Tuesday, November 15, 2016

Easy Accessories for Harry Potter-themed Costumes

River showing off the double pocket sewn into his robe: one for his wand, one for his glasses

I made the kids' wands using disposable chopsticks and hot glue and mine using a regular chopstick, hot glue, and a metal flower button. I found several tutorials for making wands, and just adapted them to how I wanted the wands to look. Basically you glob on the hot glue to form the base, then layer it until it looks right. It takes a little time as you wait for the glue to cool in between layers, but it's pretty easy.

I put the button in the end of my wand because I felt that Prof. Sprout would have something plant related on her wand :) Once the hot glue was how I wanted it, I painted the wands dark brown. After the brown paint dried, I wiped black paint on, then off again. This left black paint in the crevices and gave them depth and made them look more realistic.

River's wand is shorter because he managed to break off the tip

And just to make things a bit more fancy, I painted gold paint on the twirly bits and the flower. If I make more wands, I'll use a cooking chopstick for mine and a regular chopstick for the kids' since the ones I used were a bit shorter than I really wanted.

Sunshine's wand pocket and some other views of my wand

I made Gryffindor house ties using thin yellow duct tape and some maroon ties we already had. The tape was quick and easy to use, though it did result in shiny stripes. You can't have it all, I guess. 

I really only needed to put the tape on the upper portion of the tie, but my ocd wouldn't let me stop there, so I taped up the whole tie. Luckily it didn't take long- I just eyeballed the spacing of the stripes.

Here's a better shot of the neckline of the robe. I only used one frog to hold the robes shut, but I believe the movie robes had two frogs. I cheaped out and only used one on each because they were $4-5 a piece and I was trying to spend as little as possible. House patches can be found on eBay or Amazon for a few bucks. The ones I purchased were iron-on.

You can see the pleats in the hood of the lining- it's mirrored by a pleated hood of black fabric. I made two identical robes, then sewed them together along the edges of the hood/front placket and the sleeves. I had to make sure everything was lined up properly before sewing so that when I turned it right side out everything looked right. I may or may not have had to pick out and re-sew a seam or two :) The effort was worth it, though, since the results look good. After everything's right side out, I hemmed the bottom, which I had left open.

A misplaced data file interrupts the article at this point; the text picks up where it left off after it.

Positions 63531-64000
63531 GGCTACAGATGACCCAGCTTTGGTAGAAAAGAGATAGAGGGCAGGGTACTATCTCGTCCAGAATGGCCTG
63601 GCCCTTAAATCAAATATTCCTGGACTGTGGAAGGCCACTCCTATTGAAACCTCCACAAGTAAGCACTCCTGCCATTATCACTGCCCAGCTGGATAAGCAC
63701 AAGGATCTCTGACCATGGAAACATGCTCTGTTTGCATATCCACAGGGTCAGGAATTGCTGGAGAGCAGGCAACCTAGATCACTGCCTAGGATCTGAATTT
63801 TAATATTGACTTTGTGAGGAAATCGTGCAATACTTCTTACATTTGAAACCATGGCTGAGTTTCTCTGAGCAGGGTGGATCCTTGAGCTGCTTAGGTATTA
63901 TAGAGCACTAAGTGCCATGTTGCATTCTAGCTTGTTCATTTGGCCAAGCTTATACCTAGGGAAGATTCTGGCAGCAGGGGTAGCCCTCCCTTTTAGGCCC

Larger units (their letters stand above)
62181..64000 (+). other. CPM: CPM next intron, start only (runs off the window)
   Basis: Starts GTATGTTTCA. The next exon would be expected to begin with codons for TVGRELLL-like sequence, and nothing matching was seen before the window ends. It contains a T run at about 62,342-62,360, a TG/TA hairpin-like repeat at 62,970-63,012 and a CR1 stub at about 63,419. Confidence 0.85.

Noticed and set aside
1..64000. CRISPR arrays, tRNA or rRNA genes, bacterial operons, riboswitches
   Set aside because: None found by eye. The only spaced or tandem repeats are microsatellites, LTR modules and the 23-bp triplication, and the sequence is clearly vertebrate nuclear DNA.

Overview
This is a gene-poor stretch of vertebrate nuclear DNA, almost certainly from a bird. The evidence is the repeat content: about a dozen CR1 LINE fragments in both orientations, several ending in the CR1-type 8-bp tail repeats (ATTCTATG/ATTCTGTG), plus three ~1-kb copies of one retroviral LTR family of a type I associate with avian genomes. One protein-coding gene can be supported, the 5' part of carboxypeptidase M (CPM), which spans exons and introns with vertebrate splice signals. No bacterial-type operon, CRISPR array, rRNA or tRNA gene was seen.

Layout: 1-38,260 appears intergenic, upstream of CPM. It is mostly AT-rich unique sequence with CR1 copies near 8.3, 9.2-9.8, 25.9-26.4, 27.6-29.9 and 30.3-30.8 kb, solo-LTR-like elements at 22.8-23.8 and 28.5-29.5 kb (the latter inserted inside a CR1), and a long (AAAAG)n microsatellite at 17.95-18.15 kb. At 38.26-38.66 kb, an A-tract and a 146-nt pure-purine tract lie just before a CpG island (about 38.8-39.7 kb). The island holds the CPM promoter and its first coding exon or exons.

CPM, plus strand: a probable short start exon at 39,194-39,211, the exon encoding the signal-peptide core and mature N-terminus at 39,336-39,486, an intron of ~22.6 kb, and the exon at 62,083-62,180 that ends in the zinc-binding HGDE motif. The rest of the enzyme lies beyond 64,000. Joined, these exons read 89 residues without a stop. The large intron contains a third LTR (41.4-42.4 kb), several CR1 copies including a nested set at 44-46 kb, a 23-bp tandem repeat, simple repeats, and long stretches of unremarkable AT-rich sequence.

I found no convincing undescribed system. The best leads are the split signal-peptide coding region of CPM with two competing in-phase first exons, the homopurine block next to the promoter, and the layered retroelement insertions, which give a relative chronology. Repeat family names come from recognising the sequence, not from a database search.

I included this picture in River's Harry Potter costume post, but I needed to include it here as well since it's an accessory and this is the accessory post. These would work better if River was a little older/bigger, but for $1 I think I did ok.

This is the wool sweater I felted in the washing machine. I used the front panel for the shawl and embellished it with a scrap of drop cloth and some fake leaves and a pinecone. The felted wool didn't need to be hemmed- I just cut it into the shape I wanted. I hot glued the drop cloth scarf around the neckline of the shawl because it was itchy and it made it look better.

And here's a shot of the front of my robe, with all the gathers I put in. I used a button and a loop to keep the robe closed.

I used a dollar store witch hat for the base of my hat. I used some old fabric to cover the hat, hot glueing it in place. I also hot glued some fake leaves around the brim of the hat.

Unfortunately, the first iteration of the hat was too heavy, so I peeled off most of the leaves, scrunched the hat down a little, and added a little fabric around the base to cover some of the hot glue mess and make it look a little more slouchy. I thought Prof. Sprout would wear an old, slouchy, casual hat in the greenhouses.

I was afraid the thin wire frame of the hat wouldn't stand up to all that I put on it, but it held it's shape really well.

I cut a squarish circle of pink fur and gathered the corners into a circle shape. I sewed some pink polka dot velour fleece over that mess, which made it more comfortable on my ears.

I safety pinned some elastic to the inside brim of the hat, and then safety pinned the muffs to the elastic so they would hang just below the hat. I situated the elastic so the muffs were hanging over my ears, and the elastic ran around behind my neck, under the low bun in my hair. This kept the hat on my head without it slipping around or being too tight. The fake ear muffs were also a lot cooler than real ear muffs would have been.

I used some leftover pleather and some hot glue to turn these old, worn out work gloves into dragon hide gloves. I cut the pieces of pleather to fit the flex points of the gloves and look like scale-like.

The two sprouts on the mandrake hat are close together and better balanced than a single sprout would have been, especially since the hat was on a wiggly toddler's head. I hot glued the leaves in the two corners of the top of the hat, then started wrapping each corner with the yarn until it looked good.

And here's the plant pot after I cut it to fit around the baby carrier. You can see the wire loops and ribbon I used to tie the pot to the straps of the baby carrier. I layered brown, black, and green paint to make the bright orange plastic pot look older and well-used. The mandrake sign was stuck to the pot with super-sticky double sided tape.

More details are also in each of the costume posts, so check them out as well.

Easy DIY Harry Potter-themed Costumes
DIY Harry Potter costume
DIY Hermione costume
DIY Hagrid costume
DIY Mandrake costume
DIY Prof. Sprout costume

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